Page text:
When asked for proof of the effectiveness of Keynes’s prescription of deficit spending to cure an ailing economy, Keynesians usually point to World War II—government ran large deficits, GDP surged, and unemployment disappeared.
The economy certainly appeared to be healthy. The military industrial sector grew larger and boosted measured GDP. Conscription forced unemployment close to zero. But did government spending on the military stimulate the economy through the vaunted Keynesian multiplier? Government spending on the military didn’t stimulate private consumption—it crowded it out. Consumers suffered.
That doesn’t disprove Keynes—maybe a smaller increase would have done the trick of fixing the economy without reducing private consumption. World War II doesn’t prove Keynes was wrong. But it sure doesn’t prove him right, either.
A better test came at the end of war. Paul Samuelson, a prominent Keynesian who later won one of the first Nobel Prizes, worried that if the war ended suddenly and government spending contracted quickly, we would face “the greatest period of unemployment and industrial dislocation which any economy has ever faced.”
Federal spending fell by 40% in 1946 and ten million soldiers were suddenly looking for work. Despite the warning of Samuelson and others, nothing was done to cushion the expected blow to the economy. But there was no recession—unemployment stayed low.
A year later, federal spending was 60% below the 1945 level. Output grew 7% and employment grew 4.8% hitting record levels. That extraordinary natural experiment could have ended the fascination economists had with the work of Keynes. Instead, the Keynesians re-calibrated their models and looked to the future.
The failure of the Obama stimulus package of 2009 to have the predicted effects on the unemployment rate didn’t change many minds either. In January of 2009, Alan Blinder of Princeton, a highly respected Keynesian, argued that a $650 billion stimulus package would be big enough to fix the economy. Instead, we spent $820 billion and in return, we have the worst recovery in modern American economic history.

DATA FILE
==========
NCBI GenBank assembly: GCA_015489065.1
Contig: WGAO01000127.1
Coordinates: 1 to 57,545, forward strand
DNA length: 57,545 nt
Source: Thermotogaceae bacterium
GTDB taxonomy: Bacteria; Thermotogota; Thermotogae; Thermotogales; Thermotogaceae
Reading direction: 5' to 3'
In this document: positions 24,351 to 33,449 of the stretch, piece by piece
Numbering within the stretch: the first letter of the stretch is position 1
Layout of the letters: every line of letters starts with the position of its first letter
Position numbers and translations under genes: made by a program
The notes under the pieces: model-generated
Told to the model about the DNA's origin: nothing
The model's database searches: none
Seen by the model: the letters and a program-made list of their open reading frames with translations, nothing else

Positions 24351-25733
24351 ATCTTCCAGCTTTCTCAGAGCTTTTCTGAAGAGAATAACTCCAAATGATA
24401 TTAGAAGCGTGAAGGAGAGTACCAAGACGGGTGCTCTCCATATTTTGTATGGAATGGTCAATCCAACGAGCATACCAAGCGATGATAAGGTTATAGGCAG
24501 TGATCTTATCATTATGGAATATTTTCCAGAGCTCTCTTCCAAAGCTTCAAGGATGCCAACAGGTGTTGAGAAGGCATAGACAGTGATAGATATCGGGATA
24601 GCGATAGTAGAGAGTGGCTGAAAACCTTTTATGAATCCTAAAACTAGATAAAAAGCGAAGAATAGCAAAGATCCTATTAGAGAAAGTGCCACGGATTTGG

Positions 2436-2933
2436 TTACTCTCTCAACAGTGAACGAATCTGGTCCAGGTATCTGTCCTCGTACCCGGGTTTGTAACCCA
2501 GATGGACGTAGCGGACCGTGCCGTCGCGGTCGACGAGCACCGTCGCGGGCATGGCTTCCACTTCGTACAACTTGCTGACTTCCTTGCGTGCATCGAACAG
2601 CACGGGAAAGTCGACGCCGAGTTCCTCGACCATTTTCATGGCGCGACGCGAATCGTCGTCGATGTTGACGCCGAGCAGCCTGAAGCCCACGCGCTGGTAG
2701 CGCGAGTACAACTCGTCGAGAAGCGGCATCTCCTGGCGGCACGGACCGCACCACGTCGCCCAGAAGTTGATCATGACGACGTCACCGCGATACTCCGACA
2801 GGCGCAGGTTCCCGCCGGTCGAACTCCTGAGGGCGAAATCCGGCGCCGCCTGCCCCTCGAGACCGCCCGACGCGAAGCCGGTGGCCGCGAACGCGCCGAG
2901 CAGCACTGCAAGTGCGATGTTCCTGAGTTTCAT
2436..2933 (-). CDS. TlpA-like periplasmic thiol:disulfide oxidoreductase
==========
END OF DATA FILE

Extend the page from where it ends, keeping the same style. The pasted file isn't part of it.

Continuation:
Of course it’s possible that these large natural experiments shouldn’t be treated as decisive. The world is a complicated place. Lots of things happen at once. Correlation is not causation. Maybe factors besides government spending account for the lethargy of the US economy today or the vitality of the US economy in 1946.
That is why I think it isn’t just Keynesianism that’s in trouble these days but macroeconomics in general, at least the way journalists and politicians expect us to practice it. When Nobel prize winners argue that the stimulus should have been $2 trillion while other equally illustrious economists argue it should have been zero and both have studies to back up their claims, one has to wonder how much science there really is in economics.
Perhaps our profession should admit that some of the questions people want us to answer simply cannot be answered. One of those questions is whether $820 billion of additional federal spending using borrowed money is a good idea or not. I think it’s a bad idea. But my reasons for thinking so are based on logic and philosophy not fancy statistical analysis.
But hasn’t the non-partisan Congressional Budget Office found that the stimulus created millions of jobs?
Sort of. At one point in 2011, the Congressional Budget Office estimated that the stimulus had created between 400,000 and 2.4 million jobs. Not so precise. Worse, it’s not even an estimate. It’s simply the forecast the CBO did before the stimulus passed, re-calculated using the actual amount of money that was spent.
This is equivalent to sending a space probe to Mars but being unable to verify its location. When asked by the President where it is, the scientists assure him that it’s on Mars. How do they know? Because their models says so. In modern macroeconomics, we make predictions than cannot be confirmed or verified. I don’t know what to call that, but it isn’t science.
Some argue that we haven’t had enough serious recessions to model them adequately. Give us 20 or 30 more, they say, and we’ll have enough data.
I’m more inclined to side with Hayek in his 1974 Nobel Prize address, “The Pretence of Knowledge.” Hayek argued that the economy was simply too complex to allow predictions of the precision we expect from say, physics. So while a physicist can tell us where Mars will be on January 1, 2035, and actually verify the prediction when the time arrives, we economists will always struggle to identify the path of the economy six months from now.
Economics isn’t rocket science; it’s a lot harder. We should admit as much and when asked to measure things we cannot measure, we should admit our ignorance.